The bitchiest feud this side of Glee takes centre stage again this weekend as Arsène Wenger brings his Arsenal side to Stamford Bridge, still looking for that first league win over José Mourinho’s Chelsea.
Almost eight years to the day since he left Chelsea under a cloud, Mourinho opened his Champions League campaign for this season with a home tie against Maccabi Tel Aviv.
Parallels were being drawn before kick-off between this and the 1-1 draw with Rosenborg in 2007 that hastened Mourinho’s first departure. The appearance of Avram Grant in the crowd meanwhile, the spectre of Mourinho’s doom all those years ago, was enough to send the omen-hunters into overdrive…
As it was, Grant was only there to watch two of his former teams in action (having managed the Israeli champions for two spells in the 90s), while Chelsea were able to forget their domestic problems and come away with a comfortable 4-0 win.
While Chelsea were cruising at Stamford Bridge, Arsenal were toiling in Croatia. The seemingly worsening state of English clubs’ general performances in Europe continued as Arsène Wenger’s side succumbed to a 2-1 defeat against Dinamo Zagreb.
The fluctuation in fortune – considering the two sides’ respective league form so far this season – has set this weekend’s clash between Chelsea and Arsenal as one of the most intriguing in some time.
As glad as Mourinho would undoubtedly have been to collect the three points, he will also be acutely aware that Maccabi Tel Aviv were far inferior (or at least that was the impression they gave) then anything they have been facing in the Premier League, and as such can take very little from it.
Arsenal, for their part, can have such wild variations in form that Wednesday night’s disappointment will quickly be forgotten about – the isolated nature of their performances mean that rarely is a bad display directly connected to the previous or next one.
Chelsea’s dire start to the season – their worst in fact since 1988 – has meant that the visit of Arsenal has taken on an extra level of significance. With Man City in such good form, it’s a fixture Mourinho cannot afford to slip up in.
While the extra desperation of both of these sides to come away with all three points adds an interesting new narrative, this fixture is usually dominated by the mutual hatred of both managers. Mourinho versus Wenger has probably surpassed even the Frenchman’s bitter rivalry with Sir Alex Ferguson in terms of the sheer hostility it brings out in both protagonists.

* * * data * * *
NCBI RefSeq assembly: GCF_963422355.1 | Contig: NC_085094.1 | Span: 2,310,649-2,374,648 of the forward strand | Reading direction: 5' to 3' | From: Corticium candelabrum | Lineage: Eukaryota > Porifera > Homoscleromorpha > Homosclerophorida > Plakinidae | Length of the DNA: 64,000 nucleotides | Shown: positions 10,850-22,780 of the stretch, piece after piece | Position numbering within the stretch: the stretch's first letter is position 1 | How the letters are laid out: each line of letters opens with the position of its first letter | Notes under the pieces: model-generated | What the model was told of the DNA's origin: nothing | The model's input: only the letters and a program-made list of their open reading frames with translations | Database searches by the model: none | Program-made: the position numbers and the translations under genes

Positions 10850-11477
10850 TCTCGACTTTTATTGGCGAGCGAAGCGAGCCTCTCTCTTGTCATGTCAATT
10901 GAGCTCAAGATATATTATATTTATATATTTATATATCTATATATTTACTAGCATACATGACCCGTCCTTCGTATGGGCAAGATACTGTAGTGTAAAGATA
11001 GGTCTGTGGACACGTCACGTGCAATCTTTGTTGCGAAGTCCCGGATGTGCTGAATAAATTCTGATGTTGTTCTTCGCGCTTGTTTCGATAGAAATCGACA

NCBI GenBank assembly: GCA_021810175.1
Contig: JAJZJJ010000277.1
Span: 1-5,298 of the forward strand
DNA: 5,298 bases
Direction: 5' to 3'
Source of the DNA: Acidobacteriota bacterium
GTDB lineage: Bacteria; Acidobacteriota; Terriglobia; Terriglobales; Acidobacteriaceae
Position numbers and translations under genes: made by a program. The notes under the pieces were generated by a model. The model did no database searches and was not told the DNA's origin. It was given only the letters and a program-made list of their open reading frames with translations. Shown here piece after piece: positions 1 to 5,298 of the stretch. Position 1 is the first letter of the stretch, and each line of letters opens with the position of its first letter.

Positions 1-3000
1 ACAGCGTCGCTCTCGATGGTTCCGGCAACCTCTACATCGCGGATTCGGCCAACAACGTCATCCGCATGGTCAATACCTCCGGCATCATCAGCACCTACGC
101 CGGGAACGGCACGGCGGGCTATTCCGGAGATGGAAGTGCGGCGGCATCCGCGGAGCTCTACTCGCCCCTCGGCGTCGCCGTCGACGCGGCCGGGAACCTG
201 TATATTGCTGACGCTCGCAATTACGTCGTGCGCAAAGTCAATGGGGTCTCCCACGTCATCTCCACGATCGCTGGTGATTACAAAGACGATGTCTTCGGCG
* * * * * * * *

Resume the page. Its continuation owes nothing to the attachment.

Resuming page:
That’s the way Mourinho likes it – he likes taking the measured “professor” reputation that Wenger has and riling him up to get a reaction. Phrases he has used to describe his counterpart such as “voyeur” and “specialist in failure” are obvious attempts to achieve this.
The bizarre aspect of that approach is that Wenger is an intelligent man – he knows exactly what Mourinho is doing – and yet he can’t help but rise to the Chelsea boss’s provocation every single time. Mourinho does what he does for a reaction, and Wenger gives him one. It’s like clockwork.
What makes this weekend’s fixture different is that Wenger has something of a psychological advantage. Chelsea need the victory far more than Arsenal do, and Wenger will know that.
He was typically stoic in his press conference, as he tends to be when Mourinho hasn’t fired a few shots yet, but given that this represents his best chance to beat Mourinho at Stamford Bridge in some time – possibly ever – he will have made it perfectly clear to his squad exactly what is expected of them.
As nice as the Community Shield was, in the grand scheme of things it means nothing. Inflicting a fourth league defeat on Chelsea, and on their home turf no less, would truly represent a lifting of the hex that has plagued Wenger for over a decade.
In his more private moments, José Mourinho will surely be slightly apprehensive about this weekend. If there is one man he dare not lose to, it’s Arsène Wenger. The Chelsea boss has put too much stock into aggravating and belittling Wenger for it to backfire now.
At arguably his lowest ebb as a top-level manager, the very idea of Wenger standing over him to stick a well-polished boot in must surely fill Mourinho with sweat-inducing dread.
Considering the fact that the FA might be about launch an investigation into an alleged sexist incident regarding team doctor Eva Carneiro, there are definitely a few problems mounting for José.
Not that he’s been showing signs of it or anything. His press conference before the Maccabi Tel Aviv match was so self-aggrandising it was slightly surprising that he didn’t open it by throwing his entire medal collection on the table and staring blankly sat those who had dared to criticise him.
Even during Friday afternoon’s interview’s, while insisting that the history of the fixture was not relevant, he could not help mentioning the fact that his own side’s record against Arsenal has been “fantastic.”
The pressure is starting to build for Mourinho a bit – probably not enough for it to be considered a full-blown crisis yet but they really need to start picking up some convincing victories soon.
The performances of the likes of Cesc Fàbregas and Branislav Ivanović have been poor but given Mourinho’s propensity for appraising the team as a collective, then collectively their efforts have been shoddy.
Wenger might never get a better chance to inflict lasting damage on Mourinho – and if it is to be a win for his Arsenal side that sets the wheels in motion to speed up his rival’s eventual downfall, then it might be one of his sweetest victories ever.